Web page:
- quality and significance of previous and current scholarship activity within the research group, particularly related to teaching and learning,
- suitability of the research team including evidence of methodological expertise and capability to undertake the project.
All proposals will be required to be rated “acceptable” by the Institute’s Scholarship Review Committee on each of the 3 main criteria, in order to be funded.
If more applications are received than can be fully accommodated, then applications may be ranked according to the weighting scheme above and/or partial funding may be awarded.
If you are uncertain whether or not your proposed project meets the criteria, please contact the Director to explore possibilities.
Funding and Eligible expenses
The maximum allowable budget for each grant depends on the size of the project (number of co-investigators, number of classes being investigated, number of years of study, etc.). Multi-year projects can be supported but in these cases, proposed budgets must be broken down by fiscal year (July 1 – June 30). Multi-year projects include not only studies where data is collected over multiple years, but also studies where so much data is collected in one year that another year would be required to complete the data analysis and/or disseminate findings.
All proposed budgets must fall within the following constraints:
• research expenses to a maximum of $2,000 per section/course/context under investigation, per year o acceptable expenses for the conduct of the research (data collection and analysis) include undergraduate student research assistant compensation, transcription, photocopying, etc. as well as travel between institutions for multi-institutional collaborations o note that research expenses do NOT include the purchase or development of teaching resources or equipment e.g. classroom technology, which must be secured elsewhere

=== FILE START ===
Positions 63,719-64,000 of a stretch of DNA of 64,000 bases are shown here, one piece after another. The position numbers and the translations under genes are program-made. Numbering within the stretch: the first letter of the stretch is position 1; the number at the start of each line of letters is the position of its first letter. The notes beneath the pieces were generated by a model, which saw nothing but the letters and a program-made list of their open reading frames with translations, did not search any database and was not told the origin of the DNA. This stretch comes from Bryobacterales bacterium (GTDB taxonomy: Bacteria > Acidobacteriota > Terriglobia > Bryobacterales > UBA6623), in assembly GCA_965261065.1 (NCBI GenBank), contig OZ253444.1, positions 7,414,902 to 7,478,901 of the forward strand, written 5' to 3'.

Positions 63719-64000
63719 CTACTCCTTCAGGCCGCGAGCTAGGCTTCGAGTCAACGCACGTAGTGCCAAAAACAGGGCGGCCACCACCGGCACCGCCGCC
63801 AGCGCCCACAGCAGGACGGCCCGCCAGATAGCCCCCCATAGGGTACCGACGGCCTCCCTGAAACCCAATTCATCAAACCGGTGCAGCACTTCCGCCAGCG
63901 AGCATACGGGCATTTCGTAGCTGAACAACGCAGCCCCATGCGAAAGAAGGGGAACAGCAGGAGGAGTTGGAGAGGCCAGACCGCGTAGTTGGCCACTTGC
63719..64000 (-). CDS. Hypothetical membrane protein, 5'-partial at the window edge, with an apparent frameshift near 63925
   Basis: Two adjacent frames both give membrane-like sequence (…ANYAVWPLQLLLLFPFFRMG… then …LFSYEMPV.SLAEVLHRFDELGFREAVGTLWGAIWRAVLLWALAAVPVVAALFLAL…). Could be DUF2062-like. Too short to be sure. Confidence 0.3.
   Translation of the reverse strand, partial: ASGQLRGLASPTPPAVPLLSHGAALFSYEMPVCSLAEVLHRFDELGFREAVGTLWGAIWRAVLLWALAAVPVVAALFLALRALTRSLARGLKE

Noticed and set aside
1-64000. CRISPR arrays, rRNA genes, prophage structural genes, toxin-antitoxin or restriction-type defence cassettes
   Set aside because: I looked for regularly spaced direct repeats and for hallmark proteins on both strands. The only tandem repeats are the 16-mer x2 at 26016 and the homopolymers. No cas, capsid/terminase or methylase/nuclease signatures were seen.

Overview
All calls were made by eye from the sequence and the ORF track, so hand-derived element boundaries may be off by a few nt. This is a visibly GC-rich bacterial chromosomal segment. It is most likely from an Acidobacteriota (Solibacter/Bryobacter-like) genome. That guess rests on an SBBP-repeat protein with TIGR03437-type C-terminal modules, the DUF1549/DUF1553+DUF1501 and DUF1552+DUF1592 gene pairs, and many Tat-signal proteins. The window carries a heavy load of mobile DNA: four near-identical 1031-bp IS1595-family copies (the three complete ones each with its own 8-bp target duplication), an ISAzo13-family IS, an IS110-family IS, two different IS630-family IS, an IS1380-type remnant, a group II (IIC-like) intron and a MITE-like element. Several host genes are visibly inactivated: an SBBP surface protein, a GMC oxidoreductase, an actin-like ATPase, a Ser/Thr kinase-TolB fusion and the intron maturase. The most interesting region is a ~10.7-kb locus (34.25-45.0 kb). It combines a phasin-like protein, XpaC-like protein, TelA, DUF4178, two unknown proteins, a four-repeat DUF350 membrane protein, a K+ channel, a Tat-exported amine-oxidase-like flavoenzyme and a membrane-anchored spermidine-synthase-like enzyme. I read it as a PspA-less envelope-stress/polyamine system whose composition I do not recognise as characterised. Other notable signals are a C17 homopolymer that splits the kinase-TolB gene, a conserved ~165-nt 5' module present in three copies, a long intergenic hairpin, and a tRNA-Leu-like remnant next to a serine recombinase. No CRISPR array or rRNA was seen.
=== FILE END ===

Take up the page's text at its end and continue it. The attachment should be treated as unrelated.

• dissemination expenses to a maximum of $2,000 per investigator, per year o collaborative dissemination plans which include undergraduate student RAs are strongly encouraged.
If applications exceed the budgeted amount for any given year or if the proposed budget is not adequately justified, partial funding may be awarded.
Note that while ethics clearance is not required before an application is approved, funds cannot be released until clearance has been given by the Mount Royal University Human Research Ethics Board. For multi-institutional studies, the PI is responsible to ensure that appropriate ethical clearance is also attained at all applicable institutions.
All successful grant applicants will be required to disseminate their findings at least once in an on-campus forum such as a departmental colloquium or an Institute-organized presentation. Also, successful applicants will be required to report to the Institute on their projects, in a format of their choosing (for example, a paper, presentation, or poster), and notify the Institute yearly of all dissemination activities. A final report will be required of all projects at the end of the proposed research timeline. A yearly report will be required every May 15 during the approved project time frame, with description of progress made in data collection, analysis, etc. and any changes to the proposed research or budget. Research budgets for multi-year projects will be transferred on a yearly basis (the academic fiscal year ends June 30) so a yearly report also serves as a funding request for the following year. Faculty will not be considered for subsequent research grants unless their reporting obligations with the Institute and the Office of Research Services are up to date.